New York is the home to four thoroughbred race tracks. Aqueduct, Belmont and Saratoga are owned by the NYRA, while Finger Lakes is owned by Delaware North. In addition, there are many harness tracks and most of them have VLTs attached to them. Now, there will be three full-fledged casinos in Schenectady, Seneca and Sullivan County, with another one in the works. How many places can there be to suck up one’s discretionary income? I’m of the belief that New York–and other states–will be disappointed in how much revenue these casinos will generate. New York Governor Andrew Cuomo is giddy with the monies that casinos could provide, but my hunch says he will be disappointed and perhaps even frustrated.
What can horse racing do? One thing they can’t do is what Finger Lakes is doing. Complaining and bellyaching doesn’t do any good. There is a political angle of course, and hopefully, there will be some sort of compromise between the state, the casinos and the tracks over reimbursement figures. But, Finger Lakes needs to be aggressive and come out and make a concerted effort to get people to come to the track (they have VLTs) and have some fun. Too often, the old race tracks just sit back and rely on the old-timers to patron the track and spend money. The Finger Lakes Region has a lot going for it with Sonnenberg Gardens, the wineries, the lakes and the race track. Why not get collaborate and put some packages together to attract new visitors?
Horse Racing is a tough sell because the action is what it is. There is a race and then 20 to 30 minutes later, there is another. But baseball is also a slow moving sport but teams have done things to enhance the overall experience at the park. In the 1970s, games took 2 hours and 20 minutes to complete and drawing 1.5 million fans was considered good. Today, the games take three hours to complete and teams are drawing 2.5 million fans. Can’t horse racing do something creative to enhance the experience like baseball does? The game of baseball is the same, yet more fans come to see it. It’s something horse racing should, at the very least, look in to.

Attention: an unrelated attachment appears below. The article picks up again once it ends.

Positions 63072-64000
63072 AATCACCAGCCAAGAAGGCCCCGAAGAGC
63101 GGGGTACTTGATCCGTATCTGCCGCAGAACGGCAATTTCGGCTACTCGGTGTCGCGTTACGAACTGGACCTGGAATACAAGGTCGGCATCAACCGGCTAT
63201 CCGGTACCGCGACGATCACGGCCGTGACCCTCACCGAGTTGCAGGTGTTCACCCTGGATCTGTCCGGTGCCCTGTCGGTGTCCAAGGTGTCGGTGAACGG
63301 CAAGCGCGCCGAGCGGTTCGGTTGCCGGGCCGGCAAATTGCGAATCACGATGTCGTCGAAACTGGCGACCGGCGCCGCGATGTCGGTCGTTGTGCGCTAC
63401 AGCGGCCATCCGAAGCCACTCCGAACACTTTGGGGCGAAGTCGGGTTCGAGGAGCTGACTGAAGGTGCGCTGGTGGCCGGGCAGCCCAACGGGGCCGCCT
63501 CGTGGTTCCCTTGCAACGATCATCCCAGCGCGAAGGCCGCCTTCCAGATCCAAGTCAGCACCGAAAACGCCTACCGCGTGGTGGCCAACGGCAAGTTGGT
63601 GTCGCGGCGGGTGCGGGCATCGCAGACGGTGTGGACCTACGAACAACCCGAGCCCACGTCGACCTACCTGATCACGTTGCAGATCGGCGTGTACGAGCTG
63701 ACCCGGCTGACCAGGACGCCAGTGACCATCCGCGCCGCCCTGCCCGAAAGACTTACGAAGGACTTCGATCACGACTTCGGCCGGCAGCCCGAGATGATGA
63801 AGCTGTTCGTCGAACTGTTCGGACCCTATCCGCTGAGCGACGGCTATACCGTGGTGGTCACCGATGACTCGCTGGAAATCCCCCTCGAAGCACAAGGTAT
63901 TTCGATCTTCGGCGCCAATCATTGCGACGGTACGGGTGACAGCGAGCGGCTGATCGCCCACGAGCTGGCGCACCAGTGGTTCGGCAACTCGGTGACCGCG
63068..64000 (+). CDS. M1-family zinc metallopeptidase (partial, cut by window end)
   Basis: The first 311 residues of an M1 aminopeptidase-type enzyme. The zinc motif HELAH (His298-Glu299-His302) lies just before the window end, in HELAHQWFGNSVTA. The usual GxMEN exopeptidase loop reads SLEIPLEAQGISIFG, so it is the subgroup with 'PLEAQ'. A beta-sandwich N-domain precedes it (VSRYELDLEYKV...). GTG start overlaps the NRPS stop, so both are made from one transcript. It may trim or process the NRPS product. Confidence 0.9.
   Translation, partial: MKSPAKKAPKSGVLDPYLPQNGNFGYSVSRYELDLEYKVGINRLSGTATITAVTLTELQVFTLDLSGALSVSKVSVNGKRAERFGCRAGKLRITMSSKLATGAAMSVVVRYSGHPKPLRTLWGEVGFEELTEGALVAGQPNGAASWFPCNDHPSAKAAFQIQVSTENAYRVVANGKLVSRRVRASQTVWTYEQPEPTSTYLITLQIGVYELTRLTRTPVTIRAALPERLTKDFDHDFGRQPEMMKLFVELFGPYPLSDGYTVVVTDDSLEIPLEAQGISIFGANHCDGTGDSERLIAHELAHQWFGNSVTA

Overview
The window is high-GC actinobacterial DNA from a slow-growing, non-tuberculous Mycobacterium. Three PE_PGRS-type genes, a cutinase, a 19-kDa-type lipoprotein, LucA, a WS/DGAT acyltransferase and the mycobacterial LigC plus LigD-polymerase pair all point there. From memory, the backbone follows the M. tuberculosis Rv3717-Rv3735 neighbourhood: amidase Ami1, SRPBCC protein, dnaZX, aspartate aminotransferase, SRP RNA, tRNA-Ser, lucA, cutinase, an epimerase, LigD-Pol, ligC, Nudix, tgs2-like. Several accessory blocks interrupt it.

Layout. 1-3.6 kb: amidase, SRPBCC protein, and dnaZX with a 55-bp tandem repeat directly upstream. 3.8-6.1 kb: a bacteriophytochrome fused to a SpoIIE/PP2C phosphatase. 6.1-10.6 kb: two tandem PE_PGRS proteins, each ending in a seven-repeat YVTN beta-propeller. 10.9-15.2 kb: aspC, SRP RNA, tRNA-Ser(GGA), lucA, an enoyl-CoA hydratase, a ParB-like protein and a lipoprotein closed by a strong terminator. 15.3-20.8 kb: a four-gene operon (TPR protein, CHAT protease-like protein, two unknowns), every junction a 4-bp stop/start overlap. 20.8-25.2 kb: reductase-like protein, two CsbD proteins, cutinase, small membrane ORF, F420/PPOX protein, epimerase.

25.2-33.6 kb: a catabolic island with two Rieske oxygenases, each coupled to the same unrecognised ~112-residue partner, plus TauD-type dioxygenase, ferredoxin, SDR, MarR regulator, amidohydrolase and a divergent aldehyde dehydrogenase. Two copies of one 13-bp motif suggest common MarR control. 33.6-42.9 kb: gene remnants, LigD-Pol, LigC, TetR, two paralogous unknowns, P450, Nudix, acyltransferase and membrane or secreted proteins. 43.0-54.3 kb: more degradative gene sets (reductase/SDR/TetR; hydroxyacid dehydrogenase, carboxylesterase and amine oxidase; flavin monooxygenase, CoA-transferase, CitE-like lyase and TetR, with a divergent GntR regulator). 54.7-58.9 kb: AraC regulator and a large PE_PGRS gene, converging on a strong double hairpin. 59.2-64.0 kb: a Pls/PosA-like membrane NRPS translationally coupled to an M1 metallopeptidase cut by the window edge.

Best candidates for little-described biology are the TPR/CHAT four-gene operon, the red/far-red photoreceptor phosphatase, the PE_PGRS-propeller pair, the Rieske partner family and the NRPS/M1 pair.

2016 is here and it will be exciting. The sport will survive because it always survives. When the first Saturday in May gets here, America will embrace the Kentucky Derby. Two weeks later, all eyes will focus on Baltimore to see if the Derby winner can win the Preakness. Despite its stature, there is always a reason to watch a big race and that’s something that the sport of horse racing does well. A major stakes race with a major purse still garners attention. We saw that at Belmont Park, at Monmouth for the Haskell, at Saratoga for the Travers, where we also saw 20,000 turn out the day before to see American Pharoah do his workout. When Keeneland hosted the Breeder’s Cup for the first time, we saw overflowing crowds and another dominant performance by American Pharoah. Horse racing is like the newspaper business. Newspapers may never see the glory days of yesteryear, but if something big happens, people still run out to buy them, just like people will still tune in to watch a major horse race. Newspapers aren’t going away and neither is horse racing.
Until next time.